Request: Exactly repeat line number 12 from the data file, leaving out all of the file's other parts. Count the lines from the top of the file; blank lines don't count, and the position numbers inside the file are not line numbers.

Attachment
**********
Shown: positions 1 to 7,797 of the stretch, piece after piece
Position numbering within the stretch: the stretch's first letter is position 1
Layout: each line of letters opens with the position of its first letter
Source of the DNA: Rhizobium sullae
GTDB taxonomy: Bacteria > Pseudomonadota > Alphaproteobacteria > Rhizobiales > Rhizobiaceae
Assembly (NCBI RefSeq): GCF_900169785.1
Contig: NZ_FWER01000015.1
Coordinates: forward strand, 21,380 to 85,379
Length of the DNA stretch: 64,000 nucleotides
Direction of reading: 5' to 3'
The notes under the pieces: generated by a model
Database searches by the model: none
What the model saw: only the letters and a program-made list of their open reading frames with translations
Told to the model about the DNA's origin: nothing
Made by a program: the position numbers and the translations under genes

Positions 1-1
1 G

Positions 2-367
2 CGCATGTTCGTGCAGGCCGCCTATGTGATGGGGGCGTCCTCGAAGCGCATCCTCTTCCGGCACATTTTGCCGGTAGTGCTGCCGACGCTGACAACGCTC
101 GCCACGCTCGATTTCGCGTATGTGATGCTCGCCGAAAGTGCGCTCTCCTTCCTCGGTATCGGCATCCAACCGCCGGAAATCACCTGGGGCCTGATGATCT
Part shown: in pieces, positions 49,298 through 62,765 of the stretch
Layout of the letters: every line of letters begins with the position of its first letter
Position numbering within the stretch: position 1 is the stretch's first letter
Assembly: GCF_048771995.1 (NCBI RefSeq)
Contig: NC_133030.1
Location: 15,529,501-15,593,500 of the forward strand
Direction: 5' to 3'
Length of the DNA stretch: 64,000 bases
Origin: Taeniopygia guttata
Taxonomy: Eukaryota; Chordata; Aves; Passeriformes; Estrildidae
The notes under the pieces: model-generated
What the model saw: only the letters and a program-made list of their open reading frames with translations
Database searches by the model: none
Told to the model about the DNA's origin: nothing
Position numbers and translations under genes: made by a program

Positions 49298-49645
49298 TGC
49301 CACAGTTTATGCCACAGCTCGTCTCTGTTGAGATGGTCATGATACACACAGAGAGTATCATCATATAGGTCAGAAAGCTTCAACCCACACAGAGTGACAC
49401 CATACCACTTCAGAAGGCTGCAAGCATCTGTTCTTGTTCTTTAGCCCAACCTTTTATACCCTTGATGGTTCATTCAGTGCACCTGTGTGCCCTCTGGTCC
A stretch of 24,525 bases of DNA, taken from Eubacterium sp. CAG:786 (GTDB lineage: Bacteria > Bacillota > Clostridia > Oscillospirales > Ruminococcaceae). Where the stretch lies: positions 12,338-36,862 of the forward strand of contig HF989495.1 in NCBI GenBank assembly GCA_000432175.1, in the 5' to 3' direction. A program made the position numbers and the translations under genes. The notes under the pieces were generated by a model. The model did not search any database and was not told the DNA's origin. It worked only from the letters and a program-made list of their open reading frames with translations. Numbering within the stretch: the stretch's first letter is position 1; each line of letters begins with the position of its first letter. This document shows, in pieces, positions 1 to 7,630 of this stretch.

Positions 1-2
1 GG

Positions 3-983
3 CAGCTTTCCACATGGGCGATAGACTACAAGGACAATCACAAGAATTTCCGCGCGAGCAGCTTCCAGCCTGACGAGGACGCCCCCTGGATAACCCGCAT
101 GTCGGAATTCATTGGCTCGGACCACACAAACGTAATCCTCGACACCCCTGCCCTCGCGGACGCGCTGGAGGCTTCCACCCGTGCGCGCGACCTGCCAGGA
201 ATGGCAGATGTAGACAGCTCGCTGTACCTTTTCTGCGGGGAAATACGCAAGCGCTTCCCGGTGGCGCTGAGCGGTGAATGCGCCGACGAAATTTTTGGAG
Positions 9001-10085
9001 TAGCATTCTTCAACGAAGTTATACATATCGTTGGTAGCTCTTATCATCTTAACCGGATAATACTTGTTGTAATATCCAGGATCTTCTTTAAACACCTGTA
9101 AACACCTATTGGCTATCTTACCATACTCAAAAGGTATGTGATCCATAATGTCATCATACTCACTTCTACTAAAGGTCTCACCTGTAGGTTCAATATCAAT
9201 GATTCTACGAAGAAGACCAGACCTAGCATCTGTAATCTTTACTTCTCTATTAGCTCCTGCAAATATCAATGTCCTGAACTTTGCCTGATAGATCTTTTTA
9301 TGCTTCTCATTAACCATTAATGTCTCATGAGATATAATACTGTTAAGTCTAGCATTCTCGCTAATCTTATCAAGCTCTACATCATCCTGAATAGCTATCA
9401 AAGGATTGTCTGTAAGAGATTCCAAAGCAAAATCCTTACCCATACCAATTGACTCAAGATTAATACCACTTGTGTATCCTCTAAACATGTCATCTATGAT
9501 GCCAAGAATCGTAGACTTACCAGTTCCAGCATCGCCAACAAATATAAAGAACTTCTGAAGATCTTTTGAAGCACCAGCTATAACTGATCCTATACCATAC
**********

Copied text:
Database searches by the model: none